I want the life of a dog, I really do. I have three dogs. On the surface you would think that all they do is sleep all day, sun their bellies in the sun and beg for food, which is what I want to do – except the beg for food thing. At least this is what my fiancé thinks they do all day (and I won’t tell him, but ninety percent of the time, that pretty much sums it up!). He’s not a really big dog person, so quite frankly to keep the peace and show him the way of the dog, I had to convince him of their strengths and value to our little pack. Explain their different personalities, traits and well , reasons for not kicking them out of the house when they have an accident or make a sneak attack on his food. How on earth does this relate to resumes, interviewing or job searching? Wait for it….Know your strengths and be able to communicate them.
Your resume should give a good strong picture of who you are, what you want and what you bring to a company. When you are granted the interview, you might look similar to many other candidates. So you need to know your strengths and how to communicate them to a potential employer – what you can do for them.
For example, with my dogs. Micki is the guard dog (and main beggar/thief). She is fiercely protective and very intuitive. You would not think so by looking at her, but I have seen her go from pushover to monsterous guard dog on a dime just by a change in someone’s tone when speaking to me. Her strength is recognizing trends and patterns, good or bad, and acting swiftly and appropriately to increase opportunities or diffuse situations that could be difficult.
Misfit, well, she’s the comic relief and reminds us that everything can be exciting and brand new. She runs in the backyard like it is the first time every time and bounces with so much energy and enthusiasm that you cannot help but smile. Her strengths are being able to look at situations that are commonplace with a keen eye and fresh perspective.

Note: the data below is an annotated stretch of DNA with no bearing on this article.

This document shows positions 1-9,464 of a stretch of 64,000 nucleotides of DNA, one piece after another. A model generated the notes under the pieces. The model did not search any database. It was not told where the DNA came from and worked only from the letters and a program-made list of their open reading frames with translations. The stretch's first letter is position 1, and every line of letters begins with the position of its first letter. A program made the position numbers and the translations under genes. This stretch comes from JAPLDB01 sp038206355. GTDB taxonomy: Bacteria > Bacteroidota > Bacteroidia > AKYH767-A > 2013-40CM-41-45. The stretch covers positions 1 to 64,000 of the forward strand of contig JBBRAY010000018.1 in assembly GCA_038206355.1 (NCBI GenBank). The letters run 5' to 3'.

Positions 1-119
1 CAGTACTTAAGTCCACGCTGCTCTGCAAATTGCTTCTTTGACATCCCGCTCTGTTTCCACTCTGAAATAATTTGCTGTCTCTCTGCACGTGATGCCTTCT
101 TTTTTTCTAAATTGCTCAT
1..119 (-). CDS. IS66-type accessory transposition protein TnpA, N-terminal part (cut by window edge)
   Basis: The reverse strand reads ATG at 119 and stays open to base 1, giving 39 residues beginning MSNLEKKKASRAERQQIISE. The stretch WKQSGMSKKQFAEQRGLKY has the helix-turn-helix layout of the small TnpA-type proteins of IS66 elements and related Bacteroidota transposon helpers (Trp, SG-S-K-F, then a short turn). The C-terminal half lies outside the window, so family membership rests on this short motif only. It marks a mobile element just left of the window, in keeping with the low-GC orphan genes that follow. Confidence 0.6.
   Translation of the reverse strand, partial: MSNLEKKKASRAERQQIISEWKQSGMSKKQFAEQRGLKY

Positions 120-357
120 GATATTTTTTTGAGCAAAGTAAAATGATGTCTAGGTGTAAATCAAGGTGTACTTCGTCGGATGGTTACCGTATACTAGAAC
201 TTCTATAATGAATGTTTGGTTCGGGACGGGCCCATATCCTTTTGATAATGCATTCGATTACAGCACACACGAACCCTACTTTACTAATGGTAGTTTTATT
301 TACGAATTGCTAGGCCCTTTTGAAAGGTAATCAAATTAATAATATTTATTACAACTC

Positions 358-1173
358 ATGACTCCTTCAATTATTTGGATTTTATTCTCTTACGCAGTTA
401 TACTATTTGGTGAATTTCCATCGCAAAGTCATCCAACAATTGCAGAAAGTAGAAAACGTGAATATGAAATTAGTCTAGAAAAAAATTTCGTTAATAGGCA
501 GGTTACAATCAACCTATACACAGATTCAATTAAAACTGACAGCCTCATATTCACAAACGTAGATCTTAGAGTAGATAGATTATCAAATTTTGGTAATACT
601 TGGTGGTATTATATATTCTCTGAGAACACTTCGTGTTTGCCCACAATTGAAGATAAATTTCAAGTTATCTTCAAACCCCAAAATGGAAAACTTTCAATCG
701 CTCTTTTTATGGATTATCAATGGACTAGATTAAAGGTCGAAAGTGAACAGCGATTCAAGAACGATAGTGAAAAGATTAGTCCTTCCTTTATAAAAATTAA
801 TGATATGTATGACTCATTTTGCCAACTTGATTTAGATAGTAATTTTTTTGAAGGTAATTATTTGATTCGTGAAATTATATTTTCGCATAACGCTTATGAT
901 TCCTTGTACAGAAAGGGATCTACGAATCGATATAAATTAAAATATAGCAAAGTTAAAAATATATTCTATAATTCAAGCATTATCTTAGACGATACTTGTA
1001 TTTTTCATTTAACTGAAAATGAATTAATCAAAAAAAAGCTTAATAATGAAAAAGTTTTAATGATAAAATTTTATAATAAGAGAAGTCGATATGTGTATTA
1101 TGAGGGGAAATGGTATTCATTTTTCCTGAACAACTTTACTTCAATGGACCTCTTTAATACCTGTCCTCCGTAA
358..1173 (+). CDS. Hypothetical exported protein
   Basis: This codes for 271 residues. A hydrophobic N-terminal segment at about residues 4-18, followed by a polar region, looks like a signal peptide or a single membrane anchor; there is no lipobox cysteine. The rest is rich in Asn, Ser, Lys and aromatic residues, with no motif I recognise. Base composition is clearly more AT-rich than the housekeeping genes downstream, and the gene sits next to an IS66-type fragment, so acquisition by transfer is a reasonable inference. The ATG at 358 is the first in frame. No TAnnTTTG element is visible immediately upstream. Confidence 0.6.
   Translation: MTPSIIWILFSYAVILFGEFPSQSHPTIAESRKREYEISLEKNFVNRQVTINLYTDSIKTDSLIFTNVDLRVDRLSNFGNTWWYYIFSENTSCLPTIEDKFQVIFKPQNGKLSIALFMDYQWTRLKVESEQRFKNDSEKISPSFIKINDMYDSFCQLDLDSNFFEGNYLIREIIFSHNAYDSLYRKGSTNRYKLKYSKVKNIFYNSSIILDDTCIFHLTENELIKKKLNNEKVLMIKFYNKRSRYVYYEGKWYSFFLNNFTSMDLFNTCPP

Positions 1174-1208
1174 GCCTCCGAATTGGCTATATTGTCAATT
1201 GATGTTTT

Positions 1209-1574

Charlie, well, my poor old Charlie. He was diagnosed with brain lesions so he has some issues. He mainly walks in circles (cannot do a straight line more than three steps) and tramples over the other dogs because he just can’t help it. He has learned to cope by taking new paths so the next circle he does is a little wider and he can make it in the kitchen instead of doing another lap around the front room. He’s also learned to duck his head to turn around in tight right circles because he, for some reason, can no longer turn left. Charlie’s strengths are his longevity and commitment to the “company”, continually learning new skills to adapt and improve performance.
So you see, no matter who you are, your talents and strengths are there – you just have to let people know what they are and what they can do for them. I hope this helps you, if nothing else, it has kept all three dogs in my house safe and now adopted by my fiancé.
Lisa K McDonald